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RE: Microraptor hanqingi, new species from China.
> From: owner-DINOSAUR@usc.edu [mailto:owner-DINOSAUR@usc.edu]
> On Behalf Of Tim Williams
> BTW, the dinosaur classification in the "The Princeton Field
> Guide to Dinosaurs" drove me absolutely nuts, especially the
> rampant lumping.
Something worth pointing out here:
* Paleontologists who work in other taxa (especially in non-vertebrates)
consider pretty much all dinosaur paleontologists as crazy
splitters. In some cases, Greg's lumping is more in line with standard
taxonomic practice for other paleotaxa than is the standards
of the community. (Basically, most of the taxa at "subfamily" or "tribe" levels
in dinosaur paleo [or at least those with -inae and
and -ini endings] would wind up as genera in other disciplines).
* The above case is taxonomic flavor, not science. The more problematic issue
with some of the lumping of the Princeton Field Guide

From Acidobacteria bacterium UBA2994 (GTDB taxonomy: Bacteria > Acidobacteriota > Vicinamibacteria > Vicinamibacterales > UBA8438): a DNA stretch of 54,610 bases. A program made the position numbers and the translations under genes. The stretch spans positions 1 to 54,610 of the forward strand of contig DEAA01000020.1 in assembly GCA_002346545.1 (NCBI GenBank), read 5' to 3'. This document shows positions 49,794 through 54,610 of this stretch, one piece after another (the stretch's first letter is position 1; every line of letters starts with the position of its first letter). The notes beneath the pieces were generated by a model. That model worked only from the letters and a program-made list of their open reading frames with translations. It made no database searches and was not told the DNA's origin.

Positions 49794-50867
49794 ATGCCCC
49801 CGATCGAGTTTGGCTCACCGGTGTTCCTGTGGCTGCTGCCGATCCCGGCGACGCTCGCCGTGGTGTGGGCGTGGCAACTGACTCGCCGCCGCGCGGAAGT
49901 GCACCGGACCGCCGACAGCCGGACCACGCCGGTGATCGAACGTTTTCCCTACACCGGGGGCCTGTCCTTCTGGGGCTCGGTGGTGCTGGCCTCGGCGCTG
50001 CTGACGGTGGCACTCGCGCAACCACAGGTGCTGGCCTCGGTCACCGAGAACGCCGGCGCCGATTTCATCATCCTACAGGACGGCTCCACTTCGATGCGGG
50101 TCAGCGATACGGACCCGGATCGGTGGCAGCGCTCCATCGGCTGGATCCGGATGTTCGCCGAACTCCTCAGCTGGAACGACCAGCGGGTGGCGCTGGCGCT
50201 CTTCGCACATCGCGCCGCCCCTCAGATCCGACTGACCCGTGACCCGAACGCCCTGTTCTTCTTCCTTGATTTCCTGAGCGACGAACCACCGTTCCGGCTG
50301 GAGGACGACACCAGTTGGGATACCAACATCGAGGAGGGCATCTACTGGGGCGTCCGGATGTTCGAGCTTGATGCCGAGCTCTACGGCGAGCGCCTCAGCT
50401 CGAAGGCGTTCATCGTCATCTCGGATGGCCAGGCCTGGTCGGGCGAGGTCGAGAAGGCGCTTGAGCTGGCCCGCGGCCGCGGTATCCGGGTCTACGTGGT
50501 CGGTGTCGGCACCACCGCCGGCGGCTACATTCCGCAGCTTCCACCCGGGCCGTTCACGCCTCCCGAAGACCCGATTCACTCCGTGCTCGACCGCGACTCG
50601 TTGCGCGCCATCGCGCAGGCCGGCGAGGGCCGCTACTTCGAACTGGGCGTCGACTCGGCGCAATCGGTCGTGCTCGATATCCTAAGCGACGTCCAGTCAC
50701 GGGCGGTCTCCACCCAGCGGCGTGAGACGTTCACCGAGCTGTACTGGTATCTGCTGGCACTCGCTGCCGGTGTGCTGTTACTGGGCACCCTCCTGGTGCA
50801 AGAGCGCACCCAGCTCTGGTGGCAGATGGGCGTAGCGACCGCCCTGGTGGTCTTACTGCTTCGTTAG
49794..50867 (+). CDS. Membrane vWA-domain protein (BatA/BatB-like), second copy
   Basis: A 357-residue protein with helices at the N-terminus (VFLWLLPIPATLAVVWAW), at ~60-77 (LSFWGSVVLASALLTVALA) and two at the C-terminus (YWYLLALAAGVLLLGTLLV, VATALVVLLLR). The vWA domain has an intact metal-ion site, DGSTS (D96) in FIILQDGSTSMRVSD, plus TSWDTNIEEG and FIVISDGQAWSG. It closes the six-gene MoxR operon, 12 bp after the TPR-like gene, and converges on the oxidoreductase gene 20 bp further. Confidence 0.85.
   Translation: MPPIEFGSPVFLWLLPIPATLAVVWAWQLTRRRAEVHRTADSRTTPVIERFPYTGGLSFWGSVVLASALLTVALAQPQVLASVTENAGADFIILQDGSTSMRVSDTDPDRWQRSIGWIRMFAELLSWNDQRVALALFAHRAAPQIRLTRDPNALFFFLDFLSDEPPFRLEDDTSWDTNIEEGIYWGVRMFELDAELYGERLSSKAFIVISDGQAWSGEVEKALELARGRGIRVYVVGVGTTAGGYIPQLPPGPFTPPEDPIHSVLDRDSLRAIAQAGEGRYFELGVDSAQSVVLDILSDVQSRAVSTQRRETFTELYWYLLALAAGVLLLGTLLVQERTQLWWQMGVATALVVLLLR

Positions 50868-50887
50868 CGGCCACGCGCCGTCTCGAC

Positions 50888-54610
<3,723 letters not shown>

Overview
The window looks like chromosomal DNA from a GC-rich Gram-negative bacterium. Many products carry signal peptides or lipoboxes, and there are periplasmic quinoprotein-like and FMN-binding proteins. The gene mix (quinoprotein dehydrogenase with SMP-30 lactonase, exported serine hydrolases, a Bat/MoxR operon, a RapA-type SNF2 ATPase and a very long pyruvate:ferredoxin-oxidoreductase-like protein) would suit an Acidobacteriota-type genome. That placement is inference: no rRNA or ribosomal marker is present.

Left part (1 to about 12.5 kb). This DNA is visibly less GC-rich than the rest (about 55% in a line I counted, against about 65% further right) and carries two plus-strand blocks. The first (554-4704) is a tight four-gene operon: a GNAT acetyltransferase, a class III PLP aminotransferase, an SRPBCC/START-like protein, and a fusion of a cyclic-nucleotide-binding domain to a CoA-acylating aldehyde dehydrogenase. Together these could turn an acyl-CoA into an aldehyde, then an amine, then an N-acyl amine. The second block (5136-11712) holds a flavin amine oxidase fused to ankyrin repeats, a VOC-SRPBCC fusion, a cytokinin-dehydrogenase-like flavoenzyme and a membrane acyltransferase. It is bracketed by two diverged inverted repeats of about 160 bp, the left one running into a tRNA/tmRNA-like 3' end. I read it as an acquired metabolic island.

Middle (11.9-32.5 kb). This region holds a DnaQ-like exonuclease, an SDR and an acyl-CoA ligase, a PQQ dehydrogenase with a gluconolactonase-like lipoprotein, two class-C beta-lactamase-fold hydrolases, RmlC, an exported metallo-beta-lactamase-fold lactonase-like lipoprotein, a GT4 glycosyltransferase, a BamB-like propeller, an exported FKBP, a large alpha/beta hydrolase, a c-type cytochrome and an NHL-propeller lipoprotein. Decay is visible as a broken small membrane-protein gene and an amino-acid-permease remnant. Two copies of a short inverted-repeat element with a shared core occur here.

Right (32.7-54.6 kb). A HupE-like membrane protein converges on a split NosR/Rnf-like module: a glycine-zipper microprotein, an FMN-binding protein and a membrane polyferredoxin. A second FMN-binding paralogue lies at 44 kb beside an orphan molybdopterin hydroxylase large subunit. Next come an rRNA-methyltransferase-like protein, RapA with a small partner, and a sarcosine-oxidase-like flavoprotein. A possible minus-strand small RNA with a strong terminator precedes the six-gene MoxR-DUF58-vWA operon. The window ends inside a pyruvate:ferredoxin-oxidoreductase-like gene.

taxonomy is that it requires sister group affiliations not supported by any
published research. So in this case it is not a matter
of taxonomic flavor: it is making a statement of phylogenetic affinity that
requires some form of evidentiary support. In these
cases, we are dealing with a matter of science rather than practice, and thus
it requires methods of science to tease out the levels
of support for alternative hypotheses. I.e., this is where it IS an issue of
Thomas R. Holtz, Jr.
Email: firstname.lastname@example.org Phone: 301-405-4084
Office: Centreville 1216
Senior Lecturer, Vertebrate Paleontology
Dept. of Geology, University of Maryland
Faculty Director, Science & Global Change Program, College Park Scholars
Mailing Address: Thomas R. Holtz, Jr.
Department of Geology
Building 237, Room 1117
University of Maryland
College Park, MD 20742 USA